Study Guide

The Ruined Maid Society and Class

By Thomas Hardy

Society and Class

The social distinctions of the Victorian period were another favorite theme of Hardy's, and we see it on full display in "The Ruined Maid." A woman from the country encounters a woman who now has money, nice clothes, and a better life. Even the way the two women speak clearly indicates the class divide that separates them, a divide that the other woman wants to cross. While the class divide can be bridged, the poem implies that such a journey is full of consequences. What sort, you ask? Oh, how about… ruin? Or the erection of a wall between one's old friends ('Melia seems very cold to her former friend)? Consequences indeed.

Questions About Society and Class

  1. These women clearly belong to different classes. In what ways are they of the same gender "class"? Does this make the class distinction different?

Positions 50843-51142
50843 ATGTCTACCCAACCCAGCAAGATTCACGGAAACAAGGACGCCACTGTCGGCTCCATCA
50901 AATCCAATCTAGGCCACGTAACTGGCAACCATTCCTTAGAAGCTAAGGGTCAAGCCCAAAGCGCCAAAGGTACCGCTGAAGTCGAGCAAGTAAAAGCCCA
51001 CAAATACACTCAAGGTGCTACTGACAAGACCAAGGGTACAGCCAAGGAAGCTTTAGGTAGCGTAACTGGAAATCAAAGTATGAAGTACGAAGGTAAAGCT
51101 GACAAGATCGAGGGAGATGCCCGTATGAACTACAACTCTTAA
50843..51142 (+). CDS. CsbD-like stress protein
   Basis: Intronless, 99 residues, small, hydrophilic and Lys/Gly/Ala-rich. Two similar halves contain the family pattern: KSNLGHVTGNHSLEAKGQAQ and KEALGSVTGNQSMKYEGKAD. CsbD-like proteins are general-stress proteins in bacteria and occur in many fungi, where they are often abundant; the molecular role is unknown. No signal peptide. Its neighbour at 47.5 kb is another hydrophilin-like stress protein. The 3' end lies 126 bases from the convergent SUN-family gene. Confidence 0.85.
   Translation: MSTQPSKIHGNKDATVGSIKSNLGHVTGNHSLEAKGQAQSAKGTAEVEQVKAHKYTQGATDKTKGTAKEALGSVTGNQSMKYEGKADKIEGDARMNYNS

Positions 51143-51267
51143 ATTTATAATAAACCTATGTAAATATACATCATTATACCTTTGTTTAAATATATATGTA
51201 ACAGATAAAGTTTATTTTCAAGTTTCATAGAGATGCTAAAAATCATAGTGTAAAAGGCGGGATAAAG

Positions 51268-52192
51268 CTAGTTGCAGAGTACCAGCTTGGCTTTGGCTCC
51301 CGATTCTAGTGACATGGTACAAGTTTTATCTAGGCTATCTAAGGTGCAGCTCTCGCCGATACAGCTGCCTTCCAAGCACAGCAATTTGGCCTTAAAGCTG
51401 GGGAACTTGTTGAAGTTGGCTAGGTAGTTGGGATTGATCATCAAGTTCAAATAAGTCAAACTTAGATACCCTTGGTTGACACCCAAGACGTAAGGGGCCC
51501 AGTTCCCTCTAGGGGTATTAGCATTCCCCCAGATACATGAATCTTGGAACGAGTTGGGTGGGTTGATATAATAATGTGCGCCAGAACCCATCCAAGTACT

2. Is 'Melia really acting like a snob? Or does she just not have a lot to say? 
  3. 'Melia used to be poor. Does this make her newly acquired social status less legit? What do you think Victorian people would say about it? What would a modern audience say?
  4. Do you detect any irony in 'Melia's semi-snobby comments? What about in the other woman's desire for nice clothes and feathers?

Chew on This

Nice try there, 'Melia, but people can't really completely move between social classes. Even though 'Melia has moved up, parts of her original identity still remain, as we see when she uses the word "ain't" at the end of the poem.

To be high class is also to be "ruined," in more ways than one. 'Melia seems to have forgotten what her life used to be like. Any sense of kindness or empathy seems to have been "ruined," as we gather from the way she treats her friend.

This is a premium product

Tired of ads?

Join today and never see them again.

Please Wait...